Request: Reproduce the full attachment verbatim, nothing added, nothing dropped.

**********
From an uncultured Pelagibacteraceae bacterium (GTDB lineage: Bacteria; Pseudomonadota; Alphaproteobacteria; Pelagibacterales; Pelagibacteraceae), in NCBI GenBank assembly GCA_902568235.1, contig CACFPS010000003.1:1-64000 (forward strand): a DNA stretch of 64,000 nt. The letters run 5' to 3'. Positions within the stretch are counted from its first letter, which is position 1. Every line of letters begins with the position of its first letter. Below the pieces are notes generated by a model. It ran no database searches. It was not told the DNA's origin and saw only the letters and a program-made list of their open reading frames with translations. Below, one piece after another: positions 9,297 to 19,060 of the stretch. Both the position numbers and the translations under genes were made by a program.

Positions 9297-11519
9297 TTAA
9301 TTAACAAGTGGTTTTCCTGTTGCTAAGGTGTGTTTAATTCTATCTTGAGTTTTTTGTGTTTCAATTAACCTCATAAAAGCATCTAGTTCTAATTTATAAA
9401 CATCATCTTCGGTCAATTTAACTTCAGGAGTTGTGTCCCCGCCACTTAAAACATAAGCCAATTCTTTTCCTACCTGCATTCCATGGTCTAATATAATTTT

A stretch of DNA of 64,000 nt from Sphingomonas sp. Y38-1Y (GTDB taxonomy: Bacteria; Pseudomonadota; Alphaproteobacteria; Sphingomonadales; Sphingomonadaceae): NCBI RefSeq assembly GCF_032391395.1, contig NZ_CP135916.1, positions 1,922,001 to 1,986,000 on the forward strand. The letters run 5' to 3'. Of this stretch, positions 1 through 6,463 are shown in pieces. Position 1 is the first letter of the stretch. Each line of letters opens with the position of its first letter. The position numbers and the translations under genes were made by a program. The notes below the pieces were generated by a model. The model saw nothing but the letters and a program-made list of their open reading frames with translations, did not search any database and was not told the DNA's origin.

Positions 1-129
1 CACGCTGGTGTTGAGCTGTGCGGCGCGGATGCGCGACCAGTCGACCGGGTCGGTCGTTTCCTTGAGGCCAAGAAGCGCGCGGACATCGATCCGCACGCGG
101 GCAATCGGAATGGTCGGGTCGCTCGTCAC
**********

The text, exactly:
From an uncultured Pelagibacteraceae bacterium (GTDB lineage: Bacteria; Pseudomonadota; Alphaproteobacteria; Pelagibacterales; Pelagibacteraceae), in NCBI GenBank assembly GCA_902568235.1, contig CACFPS010000003.1:1-64000 (forward strand): a DNA stretch of 64,000 nt. The letters run 5' to 3'. Positions within the stretch are counted from its first letter, which is position 1. Every line of letters begins with the position of its first letter. Below the pieces are notes generated by a model. It ran no database searches. It was not told the DNA's origin and saw only the letters and a program-made list of their open reading frames with translations. Below, one piece after another: positions 9,297 to 19,060 of the stretch. Both the position numbers and the translations under genes were made by a program.

Positions 9297-11519
9297 TTAA
9301 TTAACAAGTGGTTTTCCTGTTGCTAAGGTGTGTTTAATTCTATCTTGAGTTTTTTGTGTTTCAATTAACCTCATAAAAGCATCTAGTTCTAATTTATAAA
9401 CATCATCTTCGGTCAATTTAACTTCAGGAGTTGTGTCCCCGCCACTTAAAACATAAGCCAATTCTTTTCCTACCTGCATTCCATGGTCTAATATAATTTT

A stretch of DNA of 64,000 nt from Sphingomonas sp. Y38-1Y (GTDB taxonomy: Bacteria; Pseudomonadota; Alphaproteobacteria; Sphingomonadales; Sphingomonadaceae): NCBI RefSeq assembly GCF_032391395.1, contig NZ_CP135916.1, positions 1,922,001 to 1,986,000 on the forward strand. The letters run 5' to 3'. Of this stretch, positions 1 through 6,463 are shown in pieces. Position 1 is the first letter of the stretch. Each line of letters opens with the position of its first letter. The position numbers and the translations under genes were made by a program. The notes below the pieces were generated by a model. The model saw nothing but the letters and a program-made list of their open reading frames with translations, did not search any database and was not told the DNA's origin.

Positions 1-129
1 CACGCTGGTGTTGAGCTGTGCGGCGCGGATGCGCGACCAGTCGACCGGGTCGGTCGTTTCCTTGAGGCCAAGAAGCGCGCGGACATCGATCCGCACGCGG
101 GCAATCGGAATGGTCGGGTCGCTCGTCAC